• The issue here is not only if Valve is one big publisher or not (sure, is not as big as EA or ACTIVISION but they are getting bigger) or if it has AAA games (they have and working in more AAA titles), the issue is that they have a service with witch they have a LOT of partners (including ACTIVISION)...if they convince a good enough percentage of those partners to make AAA games ports to Linux, that will have a very important impact....i dare say a decisive impact.

                            Hell, if Valve port DOTA2, CSGO, TF2, P2, HL3 and L4D2 to Linux that alone will have a HUGE impact and all them are in their respective categories AAA games.

                            Comment


                            • Originally posted by AJSB View Post
                              Hell, if Valve port DOTA2, CSGO, TF2, P2, HL3 and L4D2 to Linux that alone will have a HUGE impact and all them are in their respective categories AAA games.
                              New games like HL2EP3 or such may have somewhat of an impact... but porting games like L4D2, P2, TF2, which have been on the market for years already, I don't think so. People who want to play those games already own then. In fact, I would say that most people who bought them no longer play these games. Only a die-hard group of fans still plays these old titles, while most gamers got bored with them and moved on to newer titles.

                              Aside from the problem that people already own these games, is the problem that people already own a copy of Windows. Why would they move to linux if they could just play the new titles on Windows as well?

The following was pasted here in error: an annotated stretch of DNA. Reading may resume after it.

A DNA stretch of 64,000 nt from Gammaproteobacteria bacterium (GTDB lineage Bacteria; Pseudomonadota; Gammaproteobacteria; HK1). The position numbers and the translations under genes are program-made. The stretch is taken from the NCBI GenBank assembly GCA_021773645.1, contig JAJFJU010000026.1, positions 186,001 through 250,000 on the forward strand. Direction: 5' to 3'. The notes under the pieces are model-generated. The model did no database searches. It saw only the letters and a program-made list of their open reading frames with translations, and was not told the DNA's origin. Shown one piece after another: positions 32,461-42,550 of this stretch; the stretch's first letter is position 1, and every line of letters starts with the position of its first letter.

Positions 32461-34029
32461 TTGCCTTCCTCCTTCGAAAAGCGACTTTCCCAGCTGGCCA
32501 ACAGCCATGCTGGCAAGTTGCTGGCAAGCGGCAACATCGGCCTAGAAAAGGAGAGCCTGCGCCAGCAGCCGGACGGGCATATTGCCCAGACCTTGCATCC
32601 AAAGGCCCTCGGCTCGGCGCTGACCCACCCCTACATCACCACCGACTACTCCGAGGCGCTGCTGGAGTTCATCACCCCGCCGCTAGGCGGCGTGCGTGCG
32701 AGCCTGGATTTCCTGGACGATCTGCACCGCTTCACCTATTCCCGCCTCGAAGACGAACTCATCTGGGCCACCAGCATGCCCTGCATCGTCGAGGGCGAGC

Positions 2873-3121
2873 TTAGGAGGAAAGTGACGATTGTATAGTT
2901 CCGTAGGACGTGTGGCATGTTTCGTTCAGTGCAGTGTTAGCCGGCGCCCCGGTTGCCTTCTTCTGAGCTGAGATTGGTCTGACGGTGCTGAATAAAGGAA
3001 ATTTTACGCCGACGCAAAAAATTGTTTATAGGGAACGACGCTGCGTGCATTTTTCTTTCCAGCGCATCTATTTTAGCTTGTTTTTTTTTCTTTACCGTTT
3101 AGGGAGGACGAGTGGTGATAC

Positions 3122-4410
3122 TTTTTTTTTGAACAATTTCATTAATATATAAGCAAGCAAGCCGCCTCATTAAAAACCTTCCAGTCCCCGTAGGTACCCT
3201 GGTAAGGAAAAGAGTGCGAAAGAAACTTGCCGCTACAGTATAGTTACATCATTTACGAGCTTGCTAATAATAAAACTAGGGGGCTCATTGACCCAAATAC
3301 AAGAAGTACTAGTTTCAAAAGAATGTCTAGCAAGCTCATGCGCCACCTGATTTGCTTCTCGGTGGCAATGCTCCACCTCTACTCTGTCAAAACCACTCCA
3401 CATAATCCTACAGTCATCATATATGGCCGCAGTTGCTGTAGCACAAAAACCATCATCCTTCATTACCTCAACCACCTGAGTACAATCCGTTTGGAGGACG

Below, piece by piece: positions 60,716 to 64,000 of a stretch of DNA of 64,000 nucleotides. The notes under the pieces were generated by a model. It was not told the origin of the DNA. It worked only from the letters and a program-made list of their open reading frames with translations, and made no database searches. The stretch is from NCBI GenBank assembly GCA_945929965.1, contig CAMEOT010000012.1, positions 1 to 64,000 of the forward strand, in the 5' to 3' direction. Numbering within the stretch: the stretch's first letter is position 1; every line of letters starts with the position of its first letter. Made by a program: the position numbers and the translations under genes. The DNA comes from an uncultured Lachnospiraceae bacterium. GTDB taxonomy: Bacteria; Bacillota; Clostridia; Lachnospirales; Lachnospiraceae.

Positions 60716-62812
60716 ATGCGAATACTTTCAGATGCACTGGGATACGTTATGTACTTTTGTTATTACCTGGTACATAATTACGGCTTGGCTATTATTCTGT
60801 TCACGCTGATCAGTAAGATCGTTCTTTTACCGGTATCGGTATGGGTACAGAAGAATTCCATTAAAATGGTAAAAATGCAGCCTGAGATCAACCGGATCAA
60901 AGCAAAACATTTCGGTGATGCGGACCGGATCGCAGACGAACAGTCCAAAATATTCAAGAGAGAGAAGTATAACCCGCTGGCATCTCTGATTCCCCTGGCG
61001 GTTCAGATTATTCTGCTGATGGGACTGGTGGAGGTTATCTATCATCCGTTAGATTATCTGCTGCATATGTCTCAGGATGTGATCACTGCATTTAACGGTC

So no, I don't really see the huge impact. The existing linux market is less than 5% of all computers, and not every single one of them them would be interested in gaming on linux, I suppose. So that's not where any kind of significant impact is coming from. That would have to come from the ~90% of Windows users who need to be convinced to trade in Windows for linux.

                              Comment


                              • Originally posted by AJSB View Post
                                Do you understand Portuguese language ?!?
                                Unfortunately, no
                                Originally posted by RealNC View Post
                                315 * 100 / 303 = 103.96%
                                So if we take Windows OGL as the base (100%), then Linux OGL performance is 103.96%. That's 3.96% higher.
                                With a 60FPS base, a 3.96% difference translates to:
                                60 * 0.0396 = 2.37FPS
                                You get 2.3-2.4 more FPS on Linux. It's elementary school math ^_^
                                Yes, yes, but why you didn't count Direct3D vs. OpenGL result? There is 15% difference (for example ~50 vs. ~60 FPS).

                                Comment